- The Importance of Reading
- Literacy Facts and Stats
The more that you read, the more things you will know. The more that you learn, the more places you’ll go.”
The past few weeks I’ve been developing my ideal writing workshop for my future classroom. From workshop procedures to assessment to the first two weeks of school, I feel confident about my initial set of plans and I will use them my first year teaching.
To develop these plans, I read The Art of Teaching Writing, In the Middle, and Write Beside Them, all by authors I admire. However, prior to developing these plans, I struggled. I had no classroom experience and, before the summer, I hadn’t thought deeply about how I wanted my writing workshop to run and what I wanted included.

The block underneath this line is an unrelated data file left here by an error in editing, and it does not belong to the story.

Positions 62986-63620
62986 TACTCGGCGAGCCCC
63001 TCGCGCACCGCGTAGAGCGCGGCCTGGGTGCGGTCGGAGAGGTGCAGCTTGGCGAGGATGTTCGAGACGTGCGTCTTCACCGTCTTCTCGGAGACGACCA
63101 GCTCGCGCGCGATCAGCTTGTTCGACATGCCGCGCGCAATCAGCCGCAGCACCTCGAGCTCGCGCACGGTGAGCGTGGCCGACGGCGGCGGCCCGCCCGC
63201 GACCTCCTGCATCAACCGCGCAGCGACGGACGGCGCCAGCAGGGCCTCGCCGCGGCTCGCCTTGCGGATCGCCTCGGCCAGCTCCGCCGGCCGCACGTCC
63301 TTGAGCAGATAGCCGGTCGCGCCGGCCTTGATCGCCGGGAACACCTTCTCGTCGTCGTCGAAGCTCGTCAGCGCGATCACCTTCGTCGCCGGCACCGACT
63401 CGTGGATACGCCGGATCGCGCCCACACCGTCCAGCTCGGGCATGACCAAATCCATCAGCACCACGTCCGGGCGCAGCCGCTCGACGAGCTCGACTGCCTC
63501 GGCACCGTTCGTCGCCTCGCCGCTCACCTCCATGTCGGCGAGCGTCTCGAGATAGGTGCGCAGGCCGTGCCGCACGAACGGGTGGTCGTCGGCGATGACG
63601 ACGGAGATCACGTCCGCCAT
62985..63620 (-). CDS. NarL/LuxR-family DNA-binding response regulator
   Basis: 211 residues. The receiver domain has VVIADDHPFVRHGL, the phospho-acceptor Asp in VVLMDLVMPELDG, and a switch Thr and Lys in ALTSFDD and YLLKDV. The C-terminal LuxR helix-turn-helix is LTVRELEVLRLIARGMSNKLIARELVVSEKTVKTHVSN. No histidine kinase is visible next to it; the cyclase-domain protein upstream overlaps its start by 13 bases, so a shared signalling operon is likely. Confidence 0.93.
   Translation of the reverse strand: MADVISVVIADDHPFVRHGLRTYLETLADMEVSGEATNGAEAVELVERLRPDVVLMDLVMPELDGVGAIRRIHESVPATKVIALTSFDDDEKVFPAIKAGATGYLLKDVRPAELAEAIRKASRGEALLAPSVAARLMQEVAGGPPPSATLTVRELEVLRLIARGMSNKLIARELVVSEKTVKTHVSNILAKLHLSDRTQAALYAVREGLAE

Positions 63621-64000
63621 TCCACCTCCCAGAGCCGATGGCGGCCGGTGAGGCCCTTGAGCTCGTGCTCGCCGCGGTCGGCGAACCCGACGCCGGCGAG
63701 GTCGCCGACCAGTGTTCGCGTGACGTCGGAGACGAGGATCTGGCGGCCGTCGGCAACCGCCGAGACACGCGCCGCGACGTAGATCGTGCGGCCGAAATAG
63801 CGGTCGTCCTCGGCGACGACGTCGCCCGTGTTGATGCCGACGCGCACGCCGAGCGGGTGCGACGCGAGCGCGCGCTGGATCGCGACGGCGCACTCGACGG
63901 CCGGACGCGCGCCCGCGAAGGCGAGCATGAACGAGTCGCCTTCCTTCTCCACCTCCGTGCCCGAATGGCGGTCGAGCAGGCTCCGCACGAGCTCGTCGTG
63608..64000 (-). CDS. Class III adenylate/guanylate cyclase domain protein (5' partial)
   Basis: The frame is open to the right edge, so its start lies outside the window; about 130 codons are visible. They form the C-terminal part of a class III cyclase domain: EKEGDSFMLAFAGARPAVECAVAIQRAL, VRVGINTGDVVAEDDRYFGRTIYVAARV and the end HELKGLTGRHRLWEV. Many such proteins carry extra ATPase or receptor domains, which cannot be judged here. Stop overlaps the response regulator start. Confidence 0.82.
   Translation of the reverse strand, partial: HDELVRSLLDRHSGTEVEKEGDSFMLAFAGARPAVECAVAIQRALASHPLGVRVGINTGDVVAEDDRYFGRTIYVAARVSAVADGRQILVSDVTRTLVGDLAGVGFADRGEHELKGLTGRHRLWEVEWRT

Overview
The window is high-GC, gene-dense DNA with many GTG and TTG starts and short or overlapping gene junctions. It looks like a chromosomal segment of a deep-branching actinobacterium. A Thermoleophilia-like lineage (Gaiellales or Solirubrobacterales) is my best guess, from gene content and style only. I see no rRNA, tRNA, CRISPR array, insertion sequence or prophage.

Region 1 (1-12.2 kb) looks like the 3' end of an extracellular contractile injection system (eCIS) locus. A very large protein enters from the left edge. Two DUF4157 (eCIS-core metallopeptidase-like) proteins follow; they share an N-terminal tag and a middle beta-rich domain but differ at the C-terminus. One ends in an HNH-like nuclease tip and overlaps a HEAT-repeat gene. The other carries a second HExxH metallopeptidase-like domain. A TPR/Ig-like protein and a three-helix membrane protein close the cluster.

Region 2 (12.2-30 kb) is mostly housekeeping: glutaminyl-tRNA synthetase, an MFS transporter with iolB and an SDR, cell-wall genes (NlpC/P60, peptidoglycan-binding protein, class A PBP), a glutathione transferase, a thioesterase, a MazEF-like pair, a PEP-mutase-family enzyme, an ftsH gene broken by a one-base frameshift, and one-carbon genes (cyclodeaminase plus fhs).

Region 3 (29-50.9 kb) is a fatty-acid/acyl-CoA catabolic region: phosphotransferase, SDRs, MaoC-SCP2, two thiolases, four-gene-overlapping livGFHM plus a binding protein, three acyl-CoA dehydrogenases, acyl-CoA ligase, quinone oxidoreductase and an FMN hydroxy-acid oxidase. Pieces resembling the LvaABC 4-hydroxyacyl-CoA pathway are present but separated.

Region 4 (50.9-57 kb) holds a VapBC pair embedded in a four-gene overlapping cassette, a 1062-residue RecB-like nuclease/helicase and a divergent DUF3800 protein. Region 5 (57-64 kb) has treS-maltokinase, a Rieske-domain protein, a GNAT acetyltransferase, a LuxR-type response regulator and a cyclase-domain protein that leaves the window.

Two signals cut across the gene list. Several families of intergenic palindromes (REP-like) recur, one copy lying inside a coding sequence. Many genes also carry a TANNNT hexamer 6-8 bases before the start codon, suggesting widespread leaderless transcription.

I particularly struggled with the role of reading in the writing workshop. Only seeing students 90 minutes every-other-day, there is only so much to jam into an agenda. Surely students should spend as much time as possible practicing the craft of writing! Yet, if I want students to become readers, shouldn’t reading be a thriving component in my classroom? These issues pricked my subconscious and kept me up at night.
Finally, I couldn’t deny the endless benefits of reading. Because reading is essential and overtly important in life, reading will be a piece of my writing workshop. I decided to model my classroom after Penny Kittle’s prescribed agenda in Write Beside Them:
- Agenda, attendance, book talk
- 5 min